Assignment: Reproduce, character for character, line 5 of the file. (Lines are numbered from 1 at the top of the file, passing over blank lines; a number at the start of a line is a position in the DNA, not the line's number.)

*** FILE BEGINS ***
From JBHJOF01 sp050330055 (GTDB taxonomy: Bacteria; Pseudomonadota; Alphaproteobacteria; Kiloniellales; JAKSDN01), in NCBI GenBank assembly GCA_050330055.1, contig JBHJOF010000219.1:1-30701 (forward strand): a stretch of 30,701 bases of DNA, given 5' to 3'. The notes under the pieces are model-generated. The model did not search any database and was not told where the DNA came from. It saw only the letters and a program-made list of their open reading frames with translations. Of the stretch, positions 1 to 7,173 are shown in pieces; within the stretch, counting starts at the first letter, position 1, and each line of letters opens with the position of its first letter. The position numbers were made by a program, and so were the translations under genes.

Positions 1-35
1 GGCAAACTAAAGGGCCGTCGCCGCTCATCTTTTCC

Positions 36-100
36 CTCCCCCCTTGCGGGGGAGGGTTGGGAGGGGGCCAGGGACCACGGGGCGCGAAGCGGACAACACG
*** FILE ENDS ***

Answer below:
36 CTCCCCCCTTGCGGGGGAGGGTTGGGAGGGGGCCAGGGACCACGGGGCGCGAAGCGGACAACACG